Should the law be bent to favor BNP’s Mouthpiece Dinkal?

The closure of Dinkal, which culminated from its failure to comply with specific acts of law, was readily picked up by the international media AFP and Aljazeera to stoke their anti-Bangladesh campaign. Reciting their narrative, a section of people has started alleging that Dainik Dinkal was made defunct for being BNP’s spokesperson.

Should the law be bent to favor BNP's mouthpiece Dinkal?

Read bengali version of this article : দিনকাল বন্ধ নিয়ে মানবাধিকারের প্রশ্ন উঠছে কেন?

To what extent can the crux of their argument be justified that the move aimed at interfering with freedom of speech? Does it triumph over the test of reasoning that the government stopped the newspaper’s circulation out of apprehension? Can anyone call up any social or national issue where Dinkal played an unforgettable role? If freedom of speech is to be feared so morbidly, how are the operations of iconic newspapers such as Prothom Alo and The Daily Star still going on?

Before digging into these mysteries, we had better dive into the past of Dinkal and the violation of the law leading to its closure.

The birth fo Dinkal

Daily Dinkal was first published in 1986 as BNP’s spokesperson. Since its inception, the newspaper has been harnessed to eulogize BNP and denigrate the pro-liberation quarter. The founding publisher was the former BNP government minister, later Majedur Rahman, who had been at the center of controversies, including the Magura by-election.

Majedur was then succeeded by Khaleda Zia’s elder son Tarique Rahman as the publisher of the newspaper during her tenure as the prime minister. Tarique was then ripping the country apart using rampant extortion and terrorism through the alternate powerhouse called Hawa Bhaban. Tarique’s legendary crimes became international stories. During that period, BNP made its loyal tycoons introduce media outlets. Following that trend, Tarique also turned overnight into a publisher. However, never did Dinkal emerge as a people’s newspaper. It couldn’t gain popularity even among BNP enthusiasts.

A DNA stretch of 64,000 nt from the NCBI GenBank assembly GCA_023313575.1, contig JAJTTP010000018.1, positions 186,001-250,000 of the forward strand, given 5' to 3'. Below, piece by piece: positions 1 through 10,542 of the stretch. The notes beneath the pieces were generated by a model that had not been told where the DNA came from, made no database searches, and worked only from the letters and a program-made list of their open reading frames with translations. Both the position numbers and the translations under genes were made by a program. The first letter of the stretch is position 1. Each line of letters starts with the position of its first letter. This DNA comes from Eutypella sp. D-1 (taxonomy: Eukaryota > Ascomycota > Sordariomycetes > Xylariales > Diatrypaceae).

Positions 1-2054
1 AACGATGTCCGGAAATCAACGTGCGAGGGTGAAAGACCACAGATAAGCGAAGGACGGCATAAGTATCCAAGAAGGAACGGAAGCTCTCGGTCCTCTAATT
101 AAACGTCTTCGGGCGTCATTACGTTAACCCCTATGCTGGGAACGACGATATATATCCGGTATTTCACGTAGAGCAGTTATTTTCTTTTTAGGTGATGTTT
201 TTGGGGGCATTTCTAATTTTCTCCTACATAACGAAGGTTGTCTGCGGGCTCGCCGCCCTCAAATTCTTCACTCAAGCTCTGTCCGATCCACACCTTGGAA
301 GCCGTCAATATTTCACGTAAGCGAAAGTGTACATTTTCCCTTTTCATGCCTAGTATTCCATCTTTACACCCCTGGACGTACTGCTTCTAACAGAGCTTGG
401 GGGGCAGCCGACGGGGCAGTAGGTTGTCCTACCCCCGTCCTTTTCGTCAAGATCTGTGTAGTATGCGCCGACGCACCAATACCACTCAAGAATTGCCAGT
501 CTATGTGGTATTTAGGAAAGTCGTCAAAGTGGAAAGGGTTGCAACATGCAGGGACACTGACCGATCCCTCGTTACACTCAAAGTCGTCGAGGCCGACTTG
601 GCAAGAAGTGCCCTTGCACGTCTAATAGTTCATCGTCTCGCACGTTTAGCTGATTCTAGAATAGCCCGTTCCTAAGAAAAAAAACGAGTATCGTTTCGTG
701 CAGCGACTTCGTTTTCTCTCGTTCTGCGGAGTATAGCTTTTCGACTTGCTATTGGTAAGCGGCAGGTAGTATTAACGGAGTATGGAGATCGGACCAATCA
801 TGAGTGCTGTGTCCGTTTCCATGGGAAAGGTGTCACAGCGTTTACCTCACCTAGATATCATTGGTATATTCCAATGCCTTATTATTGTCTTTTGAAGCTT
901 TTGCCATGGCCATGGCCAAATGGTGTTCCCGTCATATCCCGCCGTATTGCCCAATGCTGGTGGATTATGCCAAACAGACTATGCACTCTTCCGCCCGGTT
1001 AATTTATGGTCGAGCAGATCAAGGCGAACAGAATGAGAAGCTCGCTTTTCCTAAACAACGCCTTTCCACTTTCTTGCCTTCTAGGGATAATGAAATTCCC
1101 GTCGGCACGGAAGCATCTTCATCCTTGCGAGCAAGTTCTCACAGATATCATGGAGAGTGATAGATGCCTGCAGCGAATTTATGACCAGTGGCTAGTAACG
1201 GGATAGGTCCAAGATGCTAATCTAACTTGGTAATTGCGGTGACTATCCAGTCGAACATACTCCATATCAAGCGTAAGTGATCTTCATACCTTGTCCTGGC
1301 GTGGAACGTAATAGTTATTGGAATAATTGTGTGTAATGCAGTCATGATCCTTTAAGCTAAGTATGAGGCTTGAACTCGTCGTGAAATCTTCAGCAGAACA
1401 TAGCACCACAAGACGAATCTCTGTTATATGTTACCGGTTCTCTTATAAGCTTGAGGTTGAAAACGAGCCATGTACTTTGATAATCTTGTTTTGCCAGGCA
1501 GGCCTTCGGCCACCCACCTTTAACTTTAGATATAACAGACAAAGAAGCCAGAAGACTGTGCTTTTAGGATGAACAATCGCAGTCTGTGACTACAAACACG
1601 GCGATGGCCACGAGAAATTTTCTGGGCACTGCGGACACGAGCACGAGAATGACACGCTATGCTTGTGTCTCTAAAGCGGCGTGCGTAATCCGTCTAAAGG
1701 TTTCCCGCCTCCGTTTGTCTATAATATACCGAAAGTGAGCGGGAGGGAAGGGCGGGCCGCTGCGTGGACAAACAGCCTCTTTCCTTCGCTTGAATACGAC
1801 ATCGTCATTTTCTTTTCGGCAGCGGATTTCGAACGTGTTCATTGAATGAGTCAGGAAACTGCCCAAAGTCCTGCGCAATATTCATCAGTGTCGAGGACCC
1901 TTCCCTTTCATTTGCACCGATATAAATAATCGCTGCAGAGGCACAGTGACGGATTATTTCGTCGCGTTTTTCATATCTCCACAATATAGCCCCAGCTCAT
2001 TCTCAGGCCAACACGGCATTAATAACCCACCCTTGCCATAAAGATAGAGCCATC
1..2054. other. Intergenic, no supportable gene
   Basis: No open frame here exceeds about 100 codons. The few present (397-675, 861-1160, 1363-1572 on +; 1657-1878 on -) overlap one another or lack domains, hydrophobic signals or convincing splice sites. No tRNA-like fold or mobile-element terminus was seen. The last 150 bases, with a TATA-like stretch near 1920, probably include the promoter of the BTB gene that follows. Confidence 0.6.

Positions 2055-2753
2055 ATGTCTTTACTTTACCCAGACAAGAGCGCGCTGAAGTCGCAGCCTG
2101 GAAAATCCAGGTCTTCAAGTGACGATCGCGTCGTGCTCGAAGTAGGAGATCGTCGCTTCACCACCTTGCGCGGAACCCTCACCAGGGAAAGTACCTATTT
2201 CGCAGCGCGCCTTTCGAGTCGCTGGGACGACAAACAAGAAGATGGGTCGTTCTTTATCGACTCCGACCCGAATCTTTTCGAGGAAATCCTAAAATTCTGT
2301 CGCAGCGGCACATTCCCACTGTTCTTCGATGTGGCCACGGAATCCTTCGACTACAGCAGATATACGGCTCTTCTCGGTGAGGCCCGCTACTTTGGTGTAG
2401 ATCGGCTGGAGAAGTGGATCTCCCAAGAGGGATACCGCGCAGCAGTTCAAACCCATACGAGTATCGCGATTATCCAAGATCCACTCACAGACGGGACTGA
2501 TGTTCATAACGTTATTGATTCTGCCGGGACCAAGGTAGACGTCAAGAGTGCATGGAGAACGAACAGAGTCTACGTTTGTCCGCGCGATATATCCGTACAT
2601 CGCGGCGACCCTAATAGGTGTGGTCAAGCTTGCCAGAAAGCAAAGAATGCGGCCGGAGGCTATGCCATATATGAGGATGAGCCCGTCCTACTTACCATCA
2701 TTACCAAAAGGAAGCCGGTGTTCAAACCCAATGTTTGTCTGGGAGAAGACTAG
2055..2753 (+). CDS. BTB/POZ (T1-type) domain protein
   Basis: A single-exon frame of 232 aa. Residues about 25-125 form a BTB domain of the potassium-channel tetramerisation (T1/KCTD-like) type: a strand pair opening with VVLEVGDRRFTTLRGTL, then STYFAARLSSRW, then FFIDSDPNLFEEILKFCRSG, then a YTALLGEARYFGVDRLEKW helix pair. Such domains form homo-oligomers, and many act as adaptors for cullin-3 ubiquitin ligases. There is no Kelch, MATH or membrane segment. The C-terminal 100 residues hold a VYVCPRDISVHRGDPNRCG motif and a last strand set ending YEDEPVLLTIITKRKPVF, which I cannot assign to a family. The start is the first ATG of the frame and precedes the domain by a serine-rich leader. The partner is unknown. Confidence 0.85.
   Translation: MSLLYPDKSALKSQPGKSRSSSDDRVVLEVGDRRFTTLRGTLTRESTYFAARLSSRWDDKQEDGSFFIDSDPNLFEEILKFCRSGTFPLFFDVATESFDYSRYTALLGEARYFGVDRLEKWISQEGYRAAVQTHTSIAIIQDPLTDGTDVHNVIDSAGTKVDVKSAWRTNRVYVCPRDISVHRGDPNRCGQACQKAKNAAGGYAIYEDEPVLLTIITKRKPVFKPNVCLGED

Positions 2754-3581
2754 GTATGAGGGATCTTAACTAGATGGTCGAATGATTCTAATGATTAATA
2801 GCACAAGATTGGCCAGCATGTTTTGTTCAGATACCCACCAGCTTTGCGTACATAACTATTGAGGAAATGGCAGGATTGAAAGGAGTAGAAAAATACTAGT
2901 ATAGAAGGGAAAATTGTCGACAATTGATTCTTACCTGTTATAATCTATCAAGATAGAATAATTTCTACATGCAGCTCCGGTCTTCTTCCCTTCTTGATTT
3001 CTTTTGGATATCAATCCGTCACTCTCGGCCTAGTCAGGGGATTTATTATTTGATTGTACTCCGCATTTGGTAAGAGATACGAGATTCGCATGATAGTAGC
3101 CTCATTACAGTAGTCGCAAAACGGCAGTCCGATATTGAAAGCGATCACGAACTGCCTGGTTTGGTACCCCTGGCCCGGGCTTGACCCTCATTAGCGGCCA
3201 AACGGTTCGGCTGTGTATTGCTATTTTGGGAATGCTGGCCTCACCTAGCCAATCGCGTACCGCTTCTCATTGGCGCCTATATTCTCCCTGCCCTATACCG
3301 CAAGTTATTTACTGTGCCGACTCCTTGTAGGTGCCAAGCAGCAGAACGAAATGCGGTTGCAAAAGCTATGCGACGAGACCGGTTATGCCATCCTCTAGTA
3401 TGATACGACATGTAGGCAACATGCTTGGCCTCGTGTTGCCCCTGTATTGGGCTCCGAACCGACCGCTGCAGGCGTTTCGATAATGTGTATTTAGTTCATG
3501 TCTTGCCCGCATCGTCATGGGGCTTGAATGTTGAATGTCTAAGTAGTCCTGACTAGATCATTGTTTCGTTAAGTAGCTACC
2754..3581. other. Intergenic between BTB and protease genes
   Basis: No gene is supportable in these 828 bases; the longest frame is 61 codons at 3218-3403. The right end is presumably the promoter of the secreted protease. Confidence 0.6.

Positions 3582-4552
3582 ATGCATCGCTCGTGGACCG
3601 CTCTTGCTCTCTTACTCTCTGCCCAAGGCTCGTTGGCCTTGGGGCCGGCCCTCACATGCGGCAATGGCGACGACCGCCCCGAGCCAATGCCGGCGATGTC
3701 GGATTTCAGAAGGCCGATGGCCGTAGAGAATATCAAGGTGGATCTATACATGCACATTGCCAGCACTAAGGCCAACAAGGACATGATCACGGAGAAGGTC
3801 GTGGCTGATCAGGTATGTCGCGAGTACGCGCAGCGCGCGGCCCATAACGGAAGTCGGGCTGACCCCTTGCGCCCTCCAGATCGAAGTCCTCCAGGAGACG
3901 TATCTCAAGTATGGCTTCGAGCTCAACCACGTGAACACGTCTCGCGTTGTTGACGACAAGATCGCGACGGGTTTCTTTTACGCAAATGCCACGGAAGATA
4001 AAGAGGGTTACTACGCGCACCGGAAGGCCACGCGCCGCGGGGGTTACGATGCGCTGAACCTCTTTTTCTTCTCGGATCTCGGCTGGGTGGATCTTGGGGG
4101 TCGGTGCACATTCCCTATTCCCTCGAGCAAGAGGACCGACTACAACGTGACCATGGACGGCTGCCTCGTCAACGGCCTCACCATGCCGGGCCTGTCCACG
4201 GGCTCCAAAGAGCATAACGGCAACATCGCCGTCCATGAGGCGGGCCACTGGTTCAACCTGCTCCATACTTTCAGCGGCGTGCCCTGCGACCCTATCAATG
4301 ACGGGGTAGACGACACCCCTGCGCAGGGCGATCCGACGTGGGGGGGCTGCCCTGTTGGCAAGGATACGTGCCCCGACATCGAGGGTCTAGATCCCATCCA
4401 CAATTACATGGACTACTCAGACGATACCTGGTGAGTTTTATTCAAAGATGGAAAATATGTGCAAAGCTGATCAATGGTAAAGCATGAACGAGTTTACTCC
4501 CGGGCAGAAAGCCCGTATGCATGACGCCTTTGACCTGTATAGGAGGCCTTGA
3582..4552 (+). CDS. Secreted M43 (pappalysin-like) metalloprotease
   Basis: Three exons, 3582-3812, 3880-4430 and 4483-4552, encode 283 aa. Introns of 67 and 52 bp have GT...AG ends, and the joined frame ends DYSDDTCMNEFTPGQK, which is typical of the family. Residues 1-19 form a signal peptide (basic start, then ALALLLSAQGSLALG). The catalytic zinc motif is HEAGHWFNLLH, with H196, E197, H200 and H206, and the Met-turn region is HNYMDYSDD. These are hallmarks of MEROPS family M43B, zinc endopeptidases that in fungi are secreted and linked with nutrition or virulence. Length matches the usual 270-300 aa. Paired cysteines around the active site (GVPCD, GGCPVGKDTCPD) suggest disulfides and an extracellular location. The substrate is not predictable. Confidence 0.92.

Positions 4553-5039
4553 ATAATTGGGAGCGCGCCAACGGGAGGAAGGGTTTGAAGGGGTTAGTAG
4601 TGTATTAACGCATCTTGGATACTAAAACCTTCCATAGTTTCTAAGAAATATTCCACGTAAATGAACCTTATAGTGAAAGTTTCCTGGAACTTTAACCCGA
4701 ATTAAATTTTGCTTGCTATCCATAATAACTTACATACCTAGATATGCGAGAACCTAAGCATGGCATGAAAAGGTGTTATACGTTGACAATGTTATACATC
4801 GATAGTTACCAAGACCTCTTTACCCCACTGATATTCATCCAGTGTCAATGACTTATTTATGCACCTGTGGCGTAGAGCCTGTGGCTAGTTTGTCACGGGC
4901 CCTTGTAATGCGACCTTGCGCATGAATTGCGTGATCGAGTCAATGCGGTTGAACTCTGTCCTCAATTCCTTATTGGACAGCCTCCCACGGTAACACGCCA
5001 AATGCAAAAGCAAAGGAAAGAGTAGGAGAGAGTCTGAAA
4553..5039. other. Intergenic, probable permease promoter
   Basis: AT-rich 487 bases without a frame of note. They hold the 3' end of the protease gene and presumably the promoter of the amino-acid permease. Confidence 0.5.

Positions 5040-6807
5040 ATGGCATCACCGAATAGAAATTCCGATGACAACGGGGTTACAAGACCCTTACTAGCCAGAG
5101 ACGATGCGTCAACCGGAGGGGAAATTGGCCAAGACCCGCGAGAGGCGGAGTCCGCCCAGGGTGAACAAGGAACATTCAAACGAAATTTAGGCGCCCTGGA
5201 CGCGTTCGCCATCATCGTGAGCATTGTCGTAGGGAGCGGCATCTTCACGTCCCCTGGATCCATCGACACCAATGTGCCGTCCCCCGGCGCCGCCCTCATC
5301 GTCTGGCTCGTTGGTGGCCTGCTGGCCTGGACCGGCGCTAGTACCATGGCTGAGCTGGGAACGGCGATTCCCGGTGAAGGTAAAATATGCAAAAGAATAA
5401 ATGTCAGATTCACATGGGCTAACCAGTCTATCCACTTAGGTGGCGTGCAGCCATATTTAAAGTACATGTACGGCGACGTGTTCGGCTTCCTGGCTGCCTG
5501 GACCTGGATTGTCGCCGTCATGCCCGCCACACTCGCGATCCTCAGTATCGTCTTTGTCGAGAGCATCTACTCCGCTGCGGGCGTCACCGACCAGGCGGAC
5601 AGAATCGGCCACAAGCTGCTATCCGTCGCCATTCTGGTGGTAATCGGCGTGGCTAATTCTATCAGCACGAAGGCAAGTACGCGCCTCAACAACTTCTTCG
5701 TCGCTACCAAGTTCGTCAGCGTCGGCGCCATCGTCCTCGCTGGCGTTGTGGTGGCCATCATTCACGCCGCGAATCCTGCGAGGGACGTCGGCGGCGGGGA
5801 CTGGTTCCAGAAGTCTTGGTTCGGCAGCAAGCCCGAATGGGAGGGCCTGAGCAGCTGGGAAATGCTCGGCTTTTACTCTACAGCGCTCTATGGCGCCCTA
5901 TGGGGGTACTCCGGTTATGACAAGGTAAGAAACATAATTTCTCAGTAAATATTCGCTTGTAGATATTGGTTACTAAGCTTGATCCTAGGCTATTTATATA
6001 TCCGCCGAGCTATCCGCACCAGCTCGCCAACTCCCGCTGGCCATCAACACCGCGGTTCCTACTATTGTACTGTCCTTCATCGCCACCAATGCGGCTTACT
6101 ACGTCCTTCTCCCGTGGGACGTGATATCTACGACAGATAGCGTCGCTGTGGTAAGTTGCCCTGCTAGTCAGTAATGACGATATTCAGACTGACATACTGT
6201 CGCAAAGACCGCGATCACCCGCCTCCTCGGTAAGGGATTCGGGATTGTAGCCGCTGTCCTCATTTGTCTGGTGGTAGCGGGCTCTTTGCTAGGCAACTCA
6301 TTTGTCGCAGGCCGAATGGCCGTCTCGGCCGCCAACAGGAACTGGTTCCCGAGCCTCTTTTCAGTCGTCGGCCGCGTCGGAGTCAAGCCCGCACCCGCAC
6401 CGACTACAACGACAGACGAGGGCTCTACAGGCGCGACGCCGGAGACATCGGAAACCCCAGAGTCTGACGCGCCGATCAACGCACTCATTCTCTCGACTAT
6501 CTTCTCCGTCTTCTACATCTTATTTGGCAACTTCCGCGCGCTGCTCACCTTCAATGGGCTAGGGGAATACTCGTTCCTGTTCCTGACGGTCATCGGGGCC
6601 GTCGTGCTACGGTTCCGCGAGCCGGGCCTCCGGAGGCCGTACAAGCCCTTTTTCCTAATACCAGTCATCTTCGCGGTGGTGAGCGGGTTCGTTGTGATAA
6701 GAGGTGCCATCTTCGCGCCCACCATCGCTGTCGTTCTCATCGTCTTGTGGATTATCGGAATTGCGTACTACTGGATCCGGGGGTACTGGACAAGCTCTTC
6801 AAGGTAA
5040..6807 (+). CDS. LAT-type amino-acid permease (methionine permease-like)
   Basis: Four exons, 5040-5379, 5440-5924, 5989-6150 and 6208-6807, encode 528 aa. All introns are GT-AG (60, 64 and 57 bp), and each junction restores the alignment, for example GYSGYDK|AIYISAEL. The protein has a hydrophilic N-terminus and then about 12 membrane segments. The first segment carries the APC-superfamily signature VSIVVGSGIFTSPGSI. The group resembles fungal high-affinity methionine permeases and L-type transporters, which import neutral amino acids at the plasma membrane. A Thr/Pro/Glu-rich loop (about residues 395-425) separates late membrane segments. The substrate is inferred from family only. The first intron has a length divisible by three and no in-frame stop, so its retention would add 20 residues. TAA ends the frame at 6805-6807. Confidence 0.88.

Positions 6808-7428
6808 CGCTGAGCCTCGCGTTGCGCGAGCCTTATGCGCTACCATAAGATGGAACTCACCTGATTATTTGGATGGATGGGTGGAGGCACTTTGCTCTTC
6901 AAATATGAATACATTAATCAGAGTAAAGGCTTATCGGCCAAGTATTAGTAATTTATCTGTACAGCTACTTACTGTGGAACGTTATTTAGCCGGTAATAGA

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Should the law be bent to favor BNP : The law governing Dinkal’s closure

Dinakal was closed on multiple grounds, each of which violated the law. One of the reasons was that its publisher Tarique Rahman is convicted of a serious crime and has been absconding for a long, which is against the law.

Moreover, the newspaper shifted its office and printing press without notifying the authority, which is also a defiance of the law. If a newspaper violates the law on multiple grounds, can its closure be dubbed as a dent to the freedom of speech?

Following the magistrate’s order, Dinkal authority appealed to Bangladesh Press Council on December 29. After a series of hearing sessions, the press council upheld the order on February 19.

Dinkal Logo দৈনিক দিনকাল সংবাদপত্র Should the law be bent to favor BNP's Mouthpiece Dinkal?

Magistrate’s order:

On December 26, Dhaka District Magistrate Mohammad Mominur Rahman ordered the closure of the publication, stating that the newspaper had been requested through a Film and Publication gazette on October 1, 2019, to cancel its operation on grounds of violating the law.

Then the newspaper was handed a show-cause notice, but no befitting reply was submitted. Rather, it continued its publication. Later, the department requested, according to Law 1973, the newspaper take necessary steps for not submitting any clarification regarding the change in its publisher, editor, and printing press.

Under the aforementioned circumstances, the newspaper’s printing and circulation have been declared as a breach of the law on several grounds such as its editor staying overseas for a long and being convicted in criminal procedure. Therefore, the closure of the newspaper was made according to sections 10, 11, 16, and 20 (1)(b) of the Printing Presses and Publications (Declaration and Registration) Act of 1973.